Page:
Robert Lamb spent his childhood reading books and staring into the woods — first in Newfoundland, Canada and then in rural Tennessee. There was also a long stretch in which he was terrified of alien abduction. He earned a degree in creative writing. He taught high school and then attended journalism school. He wrote for the smallest of small-town newspapers before finally becoming a full-time science writer and podcaster. He’s currently a senior writer at HowStuffWorks and has co-hosted the science podcast Stuff to Blow Your Mind since its inception in 2010. In his spare time, he enjoys traveling with his wife Bonnie, discussing dinosaurs with his son Bastian and crafting the occasional work of fiction.
When does a protest religion become an actual faith? What happens when purely fictional modes of belief leak off the page or screen? Join Robert Lamb and Joe McCormick as they discuss modern religious movements, the Church of the Flying Spaghetti Monster and the rise of so-called hyper-real religions like Jediism and Dudeism (Originally published March 29, 2016)
Frank Herbert's 1965 novel 'Dune' is a game-changing saga of space-age feudalistic intrigue, rampaging sandworms and prescient mind drugs on a desert world. Even today, the work resonates with scientific wonder and philosophical intrigue, so join Robert and Joe for a two-part exploration of the science of 'Dune.' In this episode, explore the lifecycle of the sandworm, mentats and the power of the spice. (Originally published Oct. 1, 2015)
Where the technolingustic systems of the west meet the non-alphabetic written characters of the east, the Chinese typewriter emerges. It’s a story of technological innovation, linguistic imperialism and China’s 19th and 20th century struggle over national identity. Join Robert and Joe as they chat with Thomas S. Mullaney about his book 'The Chinese Typewriter: A History.'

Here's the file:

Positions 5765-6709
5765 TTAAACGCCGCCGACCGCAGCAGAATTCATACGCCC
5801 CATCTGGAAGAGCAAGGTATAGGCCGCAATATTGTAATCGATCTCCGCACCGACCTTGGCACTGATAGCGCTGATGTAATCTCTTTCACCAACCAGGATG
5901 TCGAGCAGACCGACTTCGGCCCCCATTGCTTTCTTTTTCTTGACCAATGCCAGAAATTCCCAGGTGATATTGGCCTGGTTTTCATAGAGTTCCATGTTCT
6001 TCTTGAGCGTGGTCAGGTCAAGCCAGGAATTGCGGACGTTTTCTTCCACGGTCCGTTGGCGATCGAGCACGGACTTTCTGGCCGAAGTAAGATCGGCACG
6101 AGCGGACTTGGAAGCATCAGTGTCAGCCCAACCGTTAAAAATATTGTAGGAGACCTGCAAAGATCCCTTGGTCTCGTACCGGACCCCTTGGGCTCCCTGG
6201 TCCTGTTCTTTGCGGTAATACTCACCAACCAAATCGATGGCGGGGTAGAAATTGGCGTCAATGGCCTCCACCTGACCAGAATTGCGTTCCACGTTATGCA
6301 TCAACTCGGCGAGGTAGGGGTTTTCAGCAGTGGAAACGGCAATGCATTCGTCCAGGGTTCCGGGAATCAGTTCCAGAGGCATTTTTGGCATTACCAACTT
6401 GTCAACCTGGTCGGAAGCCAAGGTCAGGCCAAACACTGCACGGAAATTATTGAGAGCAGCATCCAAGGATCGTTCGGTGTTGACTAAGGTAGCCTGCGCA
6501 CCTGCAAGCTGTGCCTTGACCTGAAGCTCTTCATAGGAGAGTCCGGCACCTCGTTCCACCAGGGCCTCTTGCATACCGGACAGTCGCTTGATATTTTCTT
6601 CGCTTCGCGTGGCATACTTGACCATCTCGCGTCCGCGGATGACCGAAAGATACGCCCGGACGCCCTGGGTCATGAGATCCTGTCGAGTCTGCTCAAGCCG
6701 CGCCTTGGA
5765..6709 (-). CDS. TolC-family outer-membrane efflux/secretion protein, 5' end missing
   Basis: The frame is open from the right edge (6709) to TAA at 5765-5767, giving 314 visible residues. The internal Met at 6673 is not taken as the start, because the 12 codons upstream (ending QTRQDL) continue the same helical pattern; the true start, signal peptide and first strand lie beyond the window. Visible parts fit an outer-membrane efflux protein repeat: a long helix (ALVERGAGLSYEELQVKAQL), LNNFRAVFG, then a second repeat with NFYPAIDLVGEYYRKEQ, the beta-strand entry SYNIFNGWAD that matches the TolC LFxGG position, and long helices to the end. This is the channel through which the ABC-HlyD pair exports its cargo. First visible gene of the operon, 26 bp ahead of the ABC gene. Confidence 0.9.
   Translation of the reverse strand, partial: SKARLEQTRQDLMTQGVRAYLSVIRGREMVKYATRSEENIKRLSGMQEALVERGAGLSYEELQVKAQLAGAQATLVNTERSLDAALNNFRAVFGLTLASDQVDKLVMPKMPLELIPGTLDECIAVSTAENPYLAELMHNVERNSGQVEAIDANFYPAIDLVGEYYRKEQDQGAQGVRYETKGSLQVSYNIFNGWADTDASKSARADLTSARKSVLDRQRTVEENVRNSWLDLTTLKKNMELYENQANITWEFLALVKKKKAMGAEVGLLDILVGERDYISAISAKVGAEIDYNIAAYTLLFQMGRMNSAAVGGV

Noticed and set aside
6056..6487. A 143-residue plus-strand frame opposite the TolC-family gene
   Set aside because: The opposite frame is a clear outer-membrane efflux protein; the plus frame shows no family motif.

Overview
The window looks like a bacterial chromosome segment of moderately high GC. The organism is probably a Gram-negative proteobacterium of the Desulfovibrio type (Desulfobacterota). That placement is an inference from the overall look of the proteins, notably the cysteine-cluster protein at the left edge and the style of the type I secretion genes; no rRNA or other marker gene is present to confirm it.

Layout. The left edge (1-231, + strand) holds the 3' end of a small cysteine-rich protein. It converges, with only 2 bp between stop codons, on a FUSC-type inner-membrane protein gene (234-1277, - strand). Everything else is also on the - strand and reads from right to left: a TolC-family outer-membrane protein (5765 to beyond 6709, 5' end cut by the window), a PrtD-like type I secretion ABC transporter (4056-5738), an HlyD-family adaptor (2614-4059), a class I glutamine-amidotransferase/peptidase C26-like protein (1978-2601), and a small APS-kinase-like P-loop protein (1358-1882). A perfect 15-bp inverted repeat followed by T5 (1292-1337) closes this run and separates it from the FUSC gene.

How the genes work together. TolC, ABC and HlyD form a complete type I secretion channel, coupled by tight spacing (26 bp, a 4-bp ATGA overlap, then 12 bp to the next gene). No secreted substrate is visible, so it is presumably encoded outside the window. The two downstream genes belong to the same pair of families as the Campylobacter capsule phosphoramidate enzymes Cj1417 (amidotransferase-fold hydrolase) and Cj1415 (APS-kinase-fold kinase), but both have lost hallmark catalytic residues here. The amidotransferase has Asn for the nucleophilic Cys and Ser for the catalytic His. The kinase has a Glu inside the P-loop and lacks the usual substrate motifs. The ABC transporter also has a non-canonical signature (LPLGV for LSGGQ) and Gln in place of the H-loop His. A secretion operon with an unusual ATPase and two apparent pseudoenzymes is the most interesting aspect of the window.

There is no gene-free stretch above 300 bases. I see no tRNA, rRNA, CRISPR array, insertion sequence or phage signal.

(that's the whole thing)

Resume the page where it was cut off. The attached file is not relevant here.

You’ve seen the photos of the famed terracotta warriors, but no one in over 2200 years has glimpsed inside the tomb of Qin Shi Huang, the first emperor of China. It’s a chamber where rivers of mercury trace the empire’s form beneath a ceiling starscape of precious stones. We know where it is, yet it remains just outside of our scientific reach. In this episode of Stuff to Blow Your Mind, Robert and Joe explore the first emperor’s life and afterlife. Plus Anney and Lauren from FoodStuff drop by to discuss their episode on lunar new year foods.
Frank Herbert's 1965 novel 'Dune' is a game-changing saga of space-age feudalistic intrigue, rampaging sandworms and prescient mind drugs on a desert world. Even today, the work resonates with scientific wonder and philosophical intrigue, so join Robert and Joe for a two-part exploration of the science of 'Dune.' First up, consider the real-life possibilities of water-recycling stillsuits, the Holtzman Effect and the war against thinking machines. (Originally published Sept. 29, 2015)
What are the shadiest lies in the animal kingdom? In this episode of Stuff to Blow Your Mind, join Robert and Joe as they explore six different organisms and the fabulous ways they deceive each other and rival species. Meet cuckoos, cuttlefish, mountain alcon blue butterflies, nursery web spiders, femme fatal lightning bugs and the death's head hawk moth.
Anchoring bias is one of the most powerful and easily exploited vulnerabilities in the human mind. Throughout your life, people, companies and organizations will use it to influence your thoughts and control your behavior. In this episode of Stuff to Blow to Your Mind, Robert and Joe tell you what you need to know and to fight the anchor in your mind.
In this episode of Stuff to Blow Your Mind, enter a kingdom within a kingdom: the remarkable honey-and-wax monarchy within a beehive and the organizational complexity of ancient Egypt. Join Robert and Joe as they discuss the importance of apiculture in ancient Egypt and chat with 'The Tears of Re' author entomologist Gene Kritsky. (Previously published Mar 17, 2016)
Chances are, you take the anus for granted -- at least so long as it’s behaving itself. Yet this fascinating anatomical feature has a deep evolutionary history and is itself a marvel of engineering. Join Robert and Joe for a look at this most marvelous alimentary portal.